Oil prices steadied just below four-year highs on Friday as US sanctions curbed Iran’s exports, tightening global crude supply.
Benchmark Brent crude oil LCOc1 was down 30 cents a barrel at $84.28 by 1105 GMT. On Thursday, Brent fell by $1.34 a barrel or 1.6 per cent, but the contract remained on course for a gain of around 2 per cent for the week.
US light crude CLc1 was up 10 cents at $74.43, a gain of more than 1.5 per cent since last Friday.
‘The market mood is exceptionally bullish, with fears growing that the US demands for an Iran oil embargo could cause a significant supply shortfall,’ said Norbert Rucker, head of macro and commodity research at Julius Baer.
Both benchmarks retreated on Thursday following a rise in US oil inventories and after Saudi Arabia and Russia said they would raise output to at least partly make up for expected disruptions from Iran, OPEC’s third-largest producer.
But the pull-back did little to dent a 15-20 per cent rise in oil prices since mid-August, which has pushed them to their highest since 2014.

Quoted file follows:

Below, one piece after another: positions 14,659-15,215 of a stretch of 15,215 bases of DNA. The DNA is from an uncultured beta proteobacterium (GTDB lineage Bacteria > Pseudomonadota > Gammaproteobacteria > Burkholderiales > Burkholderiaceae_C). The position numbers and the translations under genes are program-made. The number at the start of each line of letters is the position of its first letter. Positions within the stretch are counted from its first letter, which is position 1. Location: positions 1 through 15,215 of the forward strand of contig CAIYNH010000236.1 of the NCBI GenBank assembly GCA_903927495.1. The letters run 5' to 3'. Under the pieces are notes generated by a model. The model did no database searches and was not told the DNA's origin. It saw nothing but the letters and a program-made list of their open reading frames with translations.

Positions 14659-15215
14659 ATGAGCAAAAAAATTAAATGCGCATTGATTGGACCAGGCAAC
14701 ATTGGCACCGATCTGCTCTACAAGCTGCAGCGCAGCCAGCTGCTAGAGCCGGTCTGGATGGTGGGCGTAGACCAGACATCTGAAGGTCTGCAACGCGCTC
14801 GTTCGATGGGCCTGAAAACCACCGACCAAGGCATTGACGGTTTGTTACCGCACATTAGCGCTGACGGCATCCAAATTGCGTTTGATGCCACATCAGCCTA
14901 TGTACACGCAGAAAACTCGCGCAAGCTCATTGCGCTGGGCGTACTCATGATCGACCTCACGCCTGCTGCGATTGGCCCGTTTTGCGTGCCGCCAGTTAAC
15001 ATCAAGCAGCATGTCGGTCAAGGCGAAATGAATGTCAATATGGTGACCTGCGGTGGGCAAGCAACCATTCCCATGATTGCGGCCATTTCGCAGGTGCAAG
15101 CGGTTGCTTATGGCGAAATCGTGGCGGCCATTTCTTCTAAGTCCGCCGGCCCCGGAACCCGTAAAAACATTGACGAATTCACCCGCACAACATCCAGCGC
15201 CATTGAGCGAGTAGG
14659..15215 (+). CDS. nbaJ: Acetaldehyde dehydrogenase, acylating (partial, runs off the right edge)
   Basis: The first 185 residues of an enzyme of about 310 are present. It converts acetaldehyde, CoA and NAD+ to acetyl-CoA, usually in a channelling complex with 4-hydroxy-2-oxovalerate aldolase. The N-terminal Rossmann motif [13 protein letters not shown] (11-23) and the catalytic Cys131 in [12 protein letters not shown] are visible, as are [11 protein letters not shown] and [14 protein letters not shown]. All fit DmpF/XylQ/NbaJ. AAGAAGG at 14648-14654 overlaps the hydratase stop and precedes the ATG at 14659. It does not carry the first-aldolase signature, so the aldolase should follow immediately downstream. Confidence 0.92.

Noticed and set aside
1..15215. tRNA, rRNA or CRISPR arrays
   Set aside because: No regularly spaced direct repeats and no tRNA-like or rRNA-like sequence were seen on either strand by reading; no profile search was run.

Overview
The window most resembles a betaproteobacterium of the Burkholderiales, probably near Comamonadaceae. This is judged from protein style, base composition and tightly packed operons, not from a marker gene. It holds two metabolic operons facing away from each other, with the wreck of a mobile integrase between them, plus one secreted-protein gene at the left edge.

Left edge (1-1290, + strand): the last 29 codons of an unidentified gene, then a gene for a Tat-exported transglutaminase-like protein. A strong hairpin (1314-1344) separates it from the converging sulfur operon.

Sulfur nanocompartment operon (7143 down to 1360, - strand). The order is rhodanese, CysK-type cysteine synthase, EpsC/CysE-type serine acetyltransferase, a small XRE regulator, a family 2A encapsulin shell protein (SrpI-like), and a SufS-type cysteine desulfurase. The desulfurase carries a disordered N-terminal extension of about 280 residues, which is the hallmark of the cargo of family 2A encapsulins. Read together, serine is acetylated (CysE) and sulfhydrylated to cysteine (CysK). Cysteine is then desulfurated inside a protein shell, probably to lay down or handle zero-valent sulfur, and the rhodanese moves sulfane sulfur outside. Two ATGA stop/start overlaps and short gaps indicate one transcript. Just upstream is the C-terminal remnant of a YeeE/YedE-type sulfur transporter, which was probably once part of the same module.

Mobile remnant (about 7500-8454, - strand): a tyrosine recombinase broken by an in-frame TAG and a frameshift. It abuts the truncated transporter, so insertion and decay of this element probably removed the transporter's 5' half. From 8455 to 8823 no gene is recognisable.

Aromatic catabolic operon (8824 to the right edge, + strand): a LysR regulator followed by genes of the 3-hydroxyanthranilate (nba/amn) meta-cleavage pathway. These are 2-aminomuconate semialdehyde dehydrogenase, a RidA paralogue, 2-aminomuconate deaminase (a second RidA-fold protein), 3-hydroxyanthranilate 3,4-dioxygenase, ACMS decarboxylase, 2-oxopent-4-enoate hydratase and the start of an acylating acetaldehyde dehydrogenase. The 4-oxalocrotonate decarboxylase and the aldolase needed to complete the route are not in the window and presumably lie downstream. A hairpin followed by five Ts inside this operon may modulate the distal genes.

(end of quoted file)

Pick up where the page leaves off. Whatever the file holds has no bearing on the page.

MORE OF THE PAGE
Washington wants governments and companies around the world to stop buying Iranian oil from Nov 4 to put pressure on Tehran to renegotiate a nuclear deal.
Many analysts say they expect Iranian exports to drop by around 1 million barrels per day (bpd).
‘Iranian exports could fall below 1 million bpd in November,’ US bank Jefferies said. ‘It now appears that only China and Turkey may be willing to risk US retaliation by transacting with Iran.’
The investment bank said there was enough oil to meet demand, but ‘global spare capacity is dwindling to the lowest level that we can document’.
Speculators have accumulated bullish long positions, betting on a further rise in prices, amounting to almost 1.2 billion barrels of oil.
But Goldman Sachs says the uptrend may not last.
‘While upside price risks will prevail for now, fundamental data outside of Iran has not turned bullish in our view,’ Goldman said in a note to clients.
‘We expect fundamentals to gradually become binding by early 2019 as new spare capacity comes online... pointing to the global market eventually returning into a modest surplus in early 2019.’
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